Litterbug will continue screenings at Go Comedy! through July 29.

Space Fight

Written by Go Comedy! resident members Jen Hansen (Madison Heights) and Pete Jacokes (Ferndale), Space Fight takes a unique look at the “Star Wars” story exploring the politics of the Empire, the grass roots campaign of the Rebellion, and the emotional struggles of Darth Vader, while poking fun at the ridiculousness of one of the world’s most beloved sci-fi sagas. This hilarious show will entertain die-hard fans as well as those who have never seen the films.

Directed by Jacokes with assistance from Hansen, Space Fight features Tim Kay (Ann Arbor) Sean May (East Point) Matt Naas (Ferndale) Travis Pelto (Canton) Chris Petersen (Ann Arbor) and Bob Wieck (Wixom).

Tickets ($10 for the night or $5 per show) are available online at www.gocomedy.net, by calling
248-327-0575, or in person beginning at 7pm Wednesday – Sunday at the Go Comedy! box office.

In Photos: Hayden Panettiere & Emma Roberts on the set of ‘Scream 4′ plus updated Dearborn, MI filming information
On Location Vacations

On Wednesday, June 29, Scream 4 filmed several scenes at Woodworth Middle School, 4951 Ternes St Dearborn, MI which was converted into Woodsboro High School for the film. Though it was previously suspected the school would be used for a flashback scene, it was actually used for current high school shots starring Hayden Panettiere, Emma Roberts and Marielle Jaffe.

In the first scene, the girls filmed an exterior shot in which they started walking toward the school and another character runs up to them and interrupts their conversation. Later in the day, they filmed interior shots in a classroom, the scene also included 2 buses filled with extras and 3 TV vans.

Though original reports stated that they would be filming at the school again on July 6, & July 9 from 5 a.m. until 10 p.m., on Wednesday residents received an updated flier from the production company stating they would be filming at the school again on July 2nd and July 8th.

One of our tipsters, Toni, also checked out the Livonia, MI set yesterday where she was able to get a picture of the Scream mask in one of the trucks. The usual “Z” signs representing Scream 4 were spotted around the set and they saw some of the actors break for lunch. She also spotted David Arquette in his usual deputy’s costume.

In other Scream 4 news, one of our favorites, Adam Brody has officially joined the cast! According to EW, the former O.C. star will play “a cop recently graduated from college who was raised on the CSI TV series.” But, the bad news is, Lauren Graham is out.

Thanks to Carlos and Toni for all of the scoop and pictures!

Shannon Murphy, Metro Detroit native radio personality on the popular Mojo In the Morning morning radio program on 95.5 is a contender for the Live with Regis & Kelly "Women of Radio Co-host for a Day Search."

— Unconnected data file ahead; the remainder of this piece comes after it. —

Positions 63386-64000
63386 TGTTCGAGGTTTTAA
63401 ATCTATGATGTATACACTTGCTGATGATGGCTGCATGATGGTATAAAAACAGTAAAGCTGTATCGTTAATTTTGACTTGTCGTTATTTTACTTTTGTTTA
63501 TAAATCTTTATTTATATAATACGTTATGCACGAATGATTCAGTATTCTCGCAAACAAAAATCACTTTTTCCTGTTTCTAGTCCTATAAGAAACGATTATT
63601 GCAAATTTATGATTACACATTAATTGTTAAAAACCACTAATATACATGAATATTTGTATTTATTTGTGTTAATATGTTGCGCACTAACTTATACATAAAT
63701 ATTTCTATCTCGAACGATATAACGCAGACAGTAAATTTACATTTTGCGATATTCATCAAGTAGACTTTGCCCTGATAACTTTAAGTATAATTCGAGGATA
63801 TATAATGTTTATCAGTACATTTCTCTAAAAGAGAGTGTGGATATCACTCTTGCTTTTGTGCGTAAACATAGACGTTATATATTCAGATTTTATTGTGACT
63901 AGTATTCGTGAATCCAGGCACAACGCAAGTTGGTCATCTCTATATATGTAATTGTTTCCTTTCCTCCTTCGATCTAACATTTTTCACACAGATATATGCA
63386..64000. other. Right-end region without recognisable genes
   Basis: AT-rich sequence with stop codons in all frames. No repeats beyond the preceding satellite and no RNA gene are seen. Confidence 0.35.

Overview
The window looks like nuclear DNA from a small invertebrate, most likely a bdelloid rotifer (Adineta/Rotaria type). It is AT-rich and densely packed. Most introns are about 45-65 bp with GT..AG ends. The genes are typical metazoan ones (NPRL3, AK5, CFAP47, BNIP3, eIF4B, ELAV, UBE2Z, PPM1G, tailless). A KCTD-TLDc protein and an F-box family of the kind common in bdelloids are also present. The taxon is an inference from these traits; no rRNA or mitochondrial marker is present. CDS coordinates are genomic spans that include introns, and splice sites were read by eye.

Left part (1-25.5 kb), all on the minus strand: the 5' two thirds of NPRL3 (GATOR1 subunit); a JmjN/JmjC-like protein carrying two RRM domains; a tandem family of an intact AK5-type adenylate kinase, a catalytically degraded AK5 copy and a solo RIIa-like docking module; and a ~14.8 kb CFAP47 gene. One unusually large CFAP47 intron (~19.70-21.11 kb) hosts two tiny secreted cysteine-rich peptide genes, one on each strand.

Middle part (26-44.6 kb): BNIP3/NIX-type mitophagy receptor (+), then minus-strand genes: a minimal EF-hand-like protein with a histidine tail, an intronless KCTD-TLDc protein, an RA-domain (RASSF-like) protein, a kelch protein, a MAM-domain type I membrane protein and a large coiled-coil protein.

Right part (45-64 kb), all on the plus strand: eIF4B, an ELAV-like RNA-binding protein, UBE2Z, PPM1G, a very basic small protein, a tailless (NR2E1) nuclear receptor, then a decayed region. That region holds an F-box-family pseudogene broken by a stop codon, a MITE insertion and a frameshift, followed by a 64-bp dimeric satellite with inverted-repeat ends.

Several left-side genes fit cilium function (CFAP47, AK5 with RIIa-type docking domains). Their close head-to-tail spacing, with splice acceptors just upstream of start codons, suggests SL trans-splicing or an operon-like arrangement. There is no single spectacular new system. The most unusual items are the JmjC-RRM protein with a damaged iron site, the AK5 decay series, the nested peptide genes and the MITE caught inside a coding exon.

Cast your vote for Shannon HERE!  Not only will you help Shannon be Regis's co-host for the day, but Shannon's nomination enters you in a contest to win something as well!

Hurry!  Voting ends soon!

Sahar grew up in a conservative Arab community in Dearborn, MI. It would be easy to assume that because of that she's a submissive, conservative girl. But that would not be the case. She's a strong-willed, liberal Muslim who is not easily intimidated. Expect her to speak her mind. Sahar was fortunate to have parents who allowed her a bit more space to be herself; however, there are still things that she was forced to hide from her community, like her virginity... or lack thereof. Although in a vague long-distance relationship, Sahar is used to turning heads and is constantly crushing on boys-- but just wait until she meets roommate Eric! A budding singer/songwriter, Sahar looks to explore more of this career in New Orleans, no matter what anyone in her conservative community thinks.

Andiamo Detroit presents Free Rockin' on the Riverfront Series for the Fifth Summer
Dave Mason kicks off the free classic rock concert series

Get ready to rock the 'D' this summer with Andiamo Detroit Riverfront and Detroit's Classic Rock Station 94.7 WCSX-FM as they kick off the 2010 Rockin' on the Riverfront summer concert series on Friday, July 16. This is the fifth year for the concert series.

This year's concerts will feature four sizzling bands from 8 p.m. to 10:30 p.m. on select Fridays during the summer.

Dave Mason will kick off the series on July 16. A seasoned musician, Mason is a singer, songwriter and guitarist, who found fame with the rock band, Traffic. Throughout his career, Mason has played with various notable musicians including Jimi Hendrix, Michael Jackson, The Rolling Stones, Eric Clapton, George Harrison and Fleetwood Mac. Mason's best known singles include "Feelin' Alright", "Hole in My Shoe" and "We Just Disagree."